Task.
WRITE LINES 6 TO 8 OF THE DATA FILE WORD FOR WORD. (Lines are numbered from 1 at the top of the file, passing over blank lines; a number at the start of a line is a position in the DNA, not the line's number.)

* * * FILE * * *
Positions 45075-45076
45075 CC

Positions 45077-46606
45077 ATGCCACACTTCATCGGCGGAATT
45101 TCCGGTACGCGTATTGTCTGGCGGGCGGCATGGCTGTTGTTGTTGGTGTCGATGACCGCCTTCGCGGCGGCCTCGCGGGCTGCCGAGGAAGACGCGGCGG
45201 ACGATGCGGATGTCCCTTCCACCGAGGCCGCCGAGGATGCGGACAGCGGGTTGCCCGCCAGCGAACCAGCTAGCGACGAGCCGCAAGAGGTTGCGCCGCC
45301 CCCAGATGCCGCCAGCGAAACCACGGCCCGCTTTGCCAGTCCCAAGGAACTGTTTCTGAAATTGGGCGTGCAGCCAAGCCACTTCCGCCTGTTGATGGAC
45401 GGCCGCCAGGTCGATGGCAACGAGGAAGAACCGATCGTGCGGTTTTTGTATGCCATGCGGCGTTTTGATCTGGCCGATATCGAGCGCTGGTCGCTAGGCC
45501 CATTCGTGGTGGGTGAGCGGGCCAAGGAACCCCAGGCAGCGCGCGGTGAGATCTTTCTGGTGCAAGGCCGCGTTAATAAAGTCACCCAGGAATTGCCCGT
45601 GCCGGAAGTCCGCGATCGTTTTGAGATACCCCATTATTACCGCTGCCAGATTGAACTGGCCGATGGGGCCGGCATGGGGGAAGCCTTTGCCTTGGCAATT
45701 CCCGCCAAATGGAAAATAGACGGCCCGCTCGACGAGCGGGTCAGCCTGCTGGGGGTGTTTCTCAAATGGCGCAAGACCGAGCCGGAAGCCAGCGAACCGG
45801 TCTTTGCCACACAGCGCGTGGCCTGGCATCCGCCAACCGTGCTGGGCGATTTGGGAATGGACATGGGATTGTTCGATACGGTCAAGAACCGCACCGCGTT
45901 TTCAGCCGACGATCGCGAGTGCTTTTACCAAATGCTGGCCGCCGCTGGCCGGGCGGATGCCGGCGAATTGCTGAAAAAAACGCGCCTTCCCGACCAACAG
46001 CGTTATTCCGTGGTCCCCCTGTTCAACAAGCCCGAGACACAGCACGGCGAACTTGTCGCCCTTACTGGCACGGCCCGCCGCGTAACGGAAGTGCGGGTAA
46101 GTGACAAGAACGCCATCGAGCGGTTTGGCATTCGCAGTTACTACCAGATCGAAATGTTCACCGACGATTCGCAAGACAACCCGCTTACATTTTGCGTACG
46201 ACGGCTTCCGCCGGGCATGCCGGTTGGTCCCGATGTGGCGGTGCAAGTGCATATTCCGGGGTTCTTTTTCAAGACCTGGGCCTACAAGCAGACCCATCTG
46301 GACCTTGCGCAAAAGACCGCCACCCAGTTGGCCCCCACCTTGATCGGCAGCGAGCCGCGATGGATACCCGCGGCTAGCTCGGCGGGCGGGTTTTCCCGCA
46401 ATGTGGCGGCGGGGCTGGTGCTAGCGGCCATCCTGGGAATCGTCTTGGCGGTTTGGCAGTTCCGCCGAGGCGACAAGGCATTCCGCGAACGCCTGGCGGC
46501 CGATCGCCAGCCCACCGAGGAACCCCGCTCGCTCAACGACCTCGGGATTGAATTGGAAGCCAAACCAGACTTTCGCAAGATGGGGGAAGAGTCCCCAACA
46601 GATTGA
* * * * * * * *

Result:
45201 ACGATGCGGATGTCCCTTCCACCGAGGCCGCCGAGGATGCGGACAGCGGGTTGCCCGCCAGCGAACCAGCTAGCGACGAGCCGCAAGAGGTTGCGCCGCC
45301 CCCAGATGCCGCCAGCGAAACCACGGCCCGCTTTGCCAGTCCCAAGGAACTGTTTCTGAAATTGGGCGTGCAGCCAAGCCACTTCCGCCTGTTGATGGAC
45401 GGCCGCCAGGTCGATGGCAACGAGGAAGAACCGATCGTGCGGTTTTTGTATGCCATGCGGCGTTTTGATCTGGCCGATATCGAGCGCTGGTCGCTAGGCC